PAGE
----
nep-com New Economics Papers
on Industrial Competition
Issue of 2018‒03‒05
nine papers chosen by
Russell Pittman
United States Department of Justice

  1. Technology Polarization By Koki Oikawa; Minoru Kitahara
  2. Supplier Encroachment and Consumer Welfare: Upstream Firm’s Opportunism and Multichannel Distribution By Cong Pan;
  3. Threatening to Buy: Private Equity Buyouts and Antitrust Policy By Norbäck, Pehr-Johan; Persson, Lars; Tåg, Joacim
  4. Strategic Complements in Two Stage, 2 × 2 Games By Yue Feng; Tarun Sabarwal
  5. Stackelberg equilibrium in duopoly: strategic use of corporate social responsibility By Sharma, Ajay
  6. Strategic delegation in procurement By Alonso-Pauli, Eduard; Bru, Lluís
  7. Merger Simulations in the American Airline Industry By Tonnerre, Antoine
  8. Opening Hours Decision and Competition in the Motor Vehicle Inspection Market By Habte, Osmis
  9. Competition Makes Inspectors More Lenient: Evidence from the Motor Vehicle Inspection Market By Habte, Osmis; Holm, Håkan J.

  1. By: Koki Oikawa; Minoru Kitahara
    Abstract: We construct a new method to describe firm distributions within technology fields and investigate the relationship between those distributions and aggregate innovation. To locate firms on a technology space, we apply multidimensional scaling for the inter-firm technological dissimilarity matrices that are computed from patent citation overlaps among firms using the NBER US patent dataset. Our estimated firm distributions show increasing trends in technological distance and polarization on average, where we follow Duclos, Esteban and Ray (2004) to measure polarization. We construct a model of inter-group competition in which polarization stimulates aggregate R&D. The model fits data before 1990 but the impact of polarization is reversed after that. We attribute the structural change to the major patent reform in the United States in 1980s.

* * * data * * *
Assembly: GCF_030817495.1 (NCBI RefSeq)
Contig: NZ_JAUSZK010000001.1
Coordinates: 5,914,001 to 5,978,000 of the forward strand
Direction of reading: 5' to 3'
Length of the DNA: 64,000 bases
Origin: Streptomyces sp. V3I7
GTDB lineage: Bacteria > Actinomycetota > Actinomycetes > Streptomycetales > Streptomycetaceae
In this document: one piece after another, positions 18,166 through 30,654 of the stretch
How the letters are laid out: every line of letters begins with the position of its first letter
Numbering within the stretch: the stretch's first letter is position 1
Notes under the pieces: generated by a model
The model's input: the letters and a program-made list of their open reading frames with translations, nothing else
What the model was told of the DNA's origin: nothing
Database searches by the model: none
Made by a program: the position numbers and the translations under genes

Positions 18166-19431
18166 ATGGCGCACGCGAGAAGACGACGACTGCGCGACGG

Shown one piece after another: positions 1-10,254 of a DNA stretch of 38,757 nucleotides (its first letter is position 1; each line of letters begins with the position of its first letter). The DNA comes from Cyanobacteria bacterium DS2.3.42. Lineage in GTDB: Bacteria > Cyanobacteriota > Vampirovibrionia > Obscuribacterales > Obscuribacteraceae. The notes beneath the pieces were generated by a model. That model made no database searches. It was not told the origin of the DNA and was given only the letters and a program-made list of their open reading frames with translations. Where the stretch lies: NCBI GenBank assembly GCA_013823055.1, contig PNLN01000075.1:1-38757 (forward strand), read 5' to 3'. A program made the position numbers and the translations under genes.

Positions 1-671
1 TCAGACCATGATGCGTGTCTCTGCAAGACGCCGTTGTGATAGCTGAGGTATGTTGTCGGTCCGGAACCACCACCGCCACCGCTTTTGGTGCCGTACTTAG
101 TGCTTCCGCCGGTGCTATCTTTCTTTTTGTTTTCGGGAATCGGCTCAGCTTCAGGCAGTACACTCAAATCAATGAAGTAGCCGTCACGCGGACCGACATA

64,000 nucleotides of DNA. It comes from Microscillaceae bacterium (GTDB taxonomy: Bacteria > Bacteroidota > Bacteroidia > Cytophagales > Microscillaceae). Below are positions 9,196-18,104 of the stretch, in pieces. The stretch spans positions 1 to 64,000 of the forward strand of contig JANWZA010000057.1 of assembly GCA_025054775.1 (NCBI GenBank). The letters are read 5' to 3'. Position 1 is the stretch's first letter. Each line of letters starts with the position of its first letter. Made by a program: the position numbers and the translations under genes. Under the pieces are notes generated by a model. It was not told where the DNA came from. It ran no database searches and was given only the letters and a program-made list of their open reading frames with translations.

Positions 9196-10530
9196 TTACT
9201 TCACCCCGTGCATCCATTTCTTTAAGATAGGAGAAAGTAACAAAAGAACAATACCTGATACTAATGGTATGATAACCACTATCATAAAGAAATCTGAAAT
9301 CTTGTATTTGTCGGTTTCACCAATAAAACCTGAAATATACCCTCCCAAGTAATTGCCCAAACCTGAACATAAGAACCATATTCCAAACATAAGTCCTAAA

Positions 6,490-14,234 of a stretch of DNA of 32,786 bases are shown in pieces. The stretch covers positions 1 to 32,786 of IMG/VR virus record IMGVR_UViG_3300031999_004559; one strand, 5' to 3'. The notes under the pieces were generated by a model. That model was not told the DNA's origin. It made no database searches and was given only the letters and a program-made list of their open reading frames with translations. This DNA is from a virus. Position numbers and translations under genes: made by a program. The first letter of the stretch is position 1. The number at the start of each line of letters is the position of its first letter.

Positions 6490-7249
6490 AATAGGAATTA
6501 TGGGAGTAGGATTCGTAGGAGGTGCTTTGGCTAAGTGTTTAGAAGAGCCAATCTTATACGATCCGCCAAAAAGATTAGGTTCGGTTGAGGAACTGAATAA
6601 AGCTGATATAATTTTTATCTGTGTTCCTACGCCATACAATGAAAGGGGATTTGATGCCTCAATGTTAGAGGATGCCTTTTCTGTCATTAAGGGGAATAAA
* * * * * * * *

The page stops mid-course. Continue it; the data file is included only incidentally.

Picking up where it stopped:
2. By: Cong Pan;
    Abstract: I revisit supplier encroachment under the framework of a two-part tariff contract. When a monopoly manufacturer supplies competing retailers and each retailer’s contracting process is unobservable to the rival, the retailer’s lack of knowledge vis-à-vis its rival’s contract may undermine the manufacturer’s commitment power, which prevents the manufacturer from achieving optimal profit. I demonstrate that when the manufacturer directly supplies the resale market, it can use the direct channel as a commitment tool and thus restore its market power. Even though the manufacturer’s encroachment creates more competitors in the resale market, the resultant higher wholesale prices aggravate double marginalization, which may reduce consumer welfare. This result holds even when the manufacturer is very efficient in direct selling.
    Date: 2018–02
  3. By: Norbäck, Pehr-Johan (Research Institute of Industrial Economics (IFN)); Persson, Lars (Research Institute of Industrial Economics (IFN)); Tåg, Joacim (Research Institute of Industrial Economics (IFN))